Defamation originated in indigenous languages, from the word “woman”.
Several geographic landmarks in Canada and the United States carry this term, and many of them have been renamed or are in the process of being renamed because the term is now widely regarded as derogatory.
Tootoosis says that the word Plain Cree is a mixture of the two Scot (Fire) and squeak (Ms).
“They are connected to each other, squeak with Scot: We are the heart. We are the fire of the country,” she said.
“When you break this and make up some derogatory words to label us and belittle us, it will take away a lot of things, especially when you know everything we have experienced in all rapes and sexual assaults, the source Child sexual abuse from Indian boarding schools and foster families, all sexual violence, especially MMIW [missing and murdered Indigenous women].”
A sexualized and gendered term
Tootoosis said that the word “sq–w” is not just a derogatory term.
“It becomes more… in one sentence, a slander, a hate crime, because it destroys you as a woman and is called that.”
This is an attack on the female spirit of our country, because they see that we are rising.-Valchinistino
Tootoosis said that to this day, her early experience of being called the word when dating made her cautious and often afraid of interacting with white men.
“Some people sexyize indigenous women because this is part of their lens.”
Val Kinistino agreed. She is a native of Ochapovas in the Territory of Treaty 4 east of Regina.
She said that this outdated term is a direct attack on the spirit of indigenous women as guardians of their culture and leaders and land defenders in such movements. No longer idle, Standing stone with Wet’suwet’en.
“This is an attack on the female spirit of our country because they see that we are rising. We are bringing our family together. We are rising for our people, but people don’t appreciate this,” she said .
“We are the backbone of the country. “
An educational opportunity
Among the many Aboriginal women interviewed by CBC, retracting the term is not a popular idea.
Geraldine Carriere is an exception. She said that this is exactly what she would do when faced with being called “sq-w”.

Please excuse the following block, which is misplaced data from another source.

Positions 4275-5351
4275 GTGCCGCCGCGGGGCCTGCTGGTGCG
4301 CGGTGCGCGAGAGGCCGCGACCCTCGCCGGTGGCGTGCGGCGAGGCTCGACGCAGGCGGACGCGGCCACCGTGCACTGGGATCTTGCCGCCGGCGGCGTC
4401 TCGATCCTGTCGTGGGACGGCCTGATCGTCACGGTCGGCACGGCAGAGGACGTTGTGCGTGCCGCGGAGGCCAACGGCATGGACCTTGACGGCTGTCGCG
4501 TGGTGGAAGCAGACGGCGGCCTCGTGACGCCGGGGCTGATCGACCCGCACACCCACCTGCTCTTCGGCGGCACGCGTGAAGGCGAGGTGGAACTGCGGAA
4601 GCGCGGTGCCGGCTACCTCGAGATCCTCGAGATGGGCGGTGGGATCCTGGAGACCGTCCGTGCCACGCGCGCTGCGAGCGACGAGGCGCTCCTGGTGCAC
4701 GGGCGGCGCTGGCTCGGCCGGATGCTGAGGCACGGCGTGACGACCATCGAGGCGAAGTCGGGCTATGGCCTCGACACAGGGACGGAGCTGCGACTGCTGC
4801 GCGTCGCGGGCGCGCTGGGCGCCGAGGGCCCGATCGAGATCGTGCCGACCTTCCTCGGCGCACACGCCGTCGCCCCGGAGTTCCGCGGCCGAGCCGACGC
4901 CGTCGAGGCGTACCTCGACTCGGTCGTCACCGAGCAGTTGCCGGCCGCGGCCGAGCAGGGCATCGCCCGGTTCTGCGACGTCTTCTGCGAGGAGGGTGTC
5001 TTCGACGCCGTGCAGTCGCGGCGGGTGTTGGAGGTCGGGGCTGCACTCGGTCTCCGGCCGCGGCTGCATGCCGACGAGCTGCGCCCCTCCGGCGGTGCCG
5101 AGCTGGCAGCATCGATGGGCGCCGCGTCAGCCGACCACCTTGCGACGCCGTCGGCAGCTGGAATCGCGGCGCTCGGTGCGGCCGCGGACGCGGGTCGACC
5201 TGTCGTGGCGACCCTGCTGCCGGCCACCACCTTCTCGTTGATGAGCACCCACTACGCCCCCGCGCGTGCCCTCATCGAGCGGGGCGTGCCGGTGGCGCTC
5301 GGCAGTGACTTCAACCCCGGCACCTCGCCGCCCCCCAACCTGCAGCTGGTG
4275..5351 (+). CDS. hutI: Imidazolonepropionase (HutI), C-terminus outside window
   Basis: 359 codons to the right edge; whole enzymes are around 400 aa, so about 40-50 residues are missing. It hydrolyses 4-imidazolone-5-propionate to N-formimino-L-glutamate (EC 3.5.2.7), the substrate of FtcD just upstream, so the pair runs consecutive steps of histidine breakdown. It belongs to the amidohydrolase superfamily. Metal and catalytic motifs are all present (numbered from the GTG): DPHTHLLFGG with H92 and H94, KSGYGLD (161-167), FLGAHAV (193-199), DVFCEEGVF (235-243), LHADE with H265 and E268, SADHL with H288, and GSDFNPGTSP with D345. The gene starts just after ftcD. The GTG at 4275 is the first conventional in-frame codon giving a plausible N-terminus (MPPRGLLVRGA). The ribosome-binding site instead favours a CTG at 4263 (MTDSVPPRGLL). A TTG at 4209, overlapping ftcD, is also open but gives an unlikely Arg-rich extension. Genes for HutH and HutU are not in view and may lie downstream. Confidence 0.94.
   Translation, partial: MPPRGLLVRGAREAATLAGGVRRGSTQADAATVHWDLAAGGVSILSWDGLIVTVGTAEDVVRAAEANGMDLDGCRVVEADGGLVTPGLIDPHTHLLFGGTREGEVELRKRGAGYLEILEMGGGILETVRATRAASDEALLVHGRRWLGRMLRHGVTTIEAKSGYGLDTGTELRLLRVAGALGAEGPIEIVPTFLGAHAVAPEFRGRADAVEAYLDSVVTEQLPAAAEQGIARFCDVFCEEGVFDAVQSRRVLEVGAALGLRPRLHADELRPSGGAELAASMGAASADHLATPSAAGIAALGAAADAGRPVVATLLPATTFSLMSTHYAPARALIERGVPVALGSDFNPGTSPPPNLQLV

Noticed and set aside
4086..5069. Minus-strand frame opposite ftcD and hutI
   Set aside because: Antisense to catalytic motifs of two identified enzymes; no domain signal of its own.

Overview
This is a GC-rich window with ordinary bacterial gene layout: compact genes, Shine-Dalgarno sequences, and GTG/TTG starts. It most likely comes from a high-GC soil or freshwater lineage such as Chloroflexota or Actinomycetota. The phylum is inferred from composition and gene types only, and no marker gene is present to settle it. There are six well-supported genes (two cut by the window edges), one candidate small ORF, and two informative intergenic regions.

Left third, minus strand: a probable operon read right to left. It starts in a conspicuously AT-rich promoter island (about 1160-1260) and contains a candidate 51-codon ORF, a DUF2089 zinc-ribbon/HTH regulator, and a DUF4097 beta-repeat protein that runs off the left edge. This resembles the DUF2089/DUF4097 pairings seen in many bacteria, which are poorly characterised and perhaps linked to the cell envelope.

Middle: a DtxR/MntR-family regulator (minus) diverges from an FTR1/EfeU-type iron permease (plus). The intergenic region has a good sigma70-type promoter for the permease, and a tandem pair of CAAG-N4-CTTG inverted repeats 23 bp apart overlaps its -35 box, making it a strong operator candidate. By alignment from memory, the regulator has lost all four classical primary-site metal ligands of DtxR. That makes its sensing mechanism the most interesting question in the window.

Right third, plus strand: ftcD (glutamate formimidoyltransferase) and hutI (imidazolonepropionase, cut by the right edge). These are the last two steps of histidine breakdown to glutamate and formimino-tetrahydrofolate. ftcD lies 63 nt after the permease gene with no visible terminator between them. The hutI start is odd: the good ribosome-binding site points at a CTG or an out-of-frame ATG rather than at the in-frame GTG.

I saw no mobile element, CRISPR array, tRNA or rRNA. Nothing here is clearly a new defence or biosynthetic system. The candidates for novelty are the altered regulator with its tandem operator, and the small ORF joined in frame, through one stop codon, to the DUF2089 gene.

If someone called her “sq–w”, she said she would answer: “Yes, I am a sq–w. I am very sexy. I am this and that.”
Carriere knows that her views may be controversial. She said it was about having her own rights as an indigenous woman.
“No one can say anything to me. You can’t hurt me,” said 36-year-old Carriere, who lives in Edmonton but originally came from the Cumberland Manor in Susk.
Li has a different view on the word retracted.
“I think our community can take back certain terms… but for me? The S word has no salvation or worth saving.”
She said that when indigenous people face derogation, it is the job of non-indigenous people to act as their allies and educate themselves.
“I hope to see more people sit down and think about how we got here? So history will not repeat itself.”
Kokum Brenda Dubois also believes that being called “sq-w” is an educational opportunity.
The Saulteaux and Métis women from the Territory of the 4th Treaty faced color discrimination (a type of discrimination based on skin color) as a child in her community. She was teased for being “too fair” and “looks white”.Her peers call her Munias-Iskevi (White women).
Du Bois said: “I must remove the restrictions and brainwashing of boarding schools, I must re-recognize myself, not only as a woman, but also my identity and what it means.”
Now in her 60s, she calls herself “proud squeak Ms. ”
“Put on your skirt, look up, and find out who you are. You are squeak, So every time someone says [the S-word] Here you are, refactor it. Flip it and thank them and correct them. ‘Actually it is squeak. Thank you for admitting that I am a woman,'” Du Bois said.
“Kiam.” (Go on in a positive way.)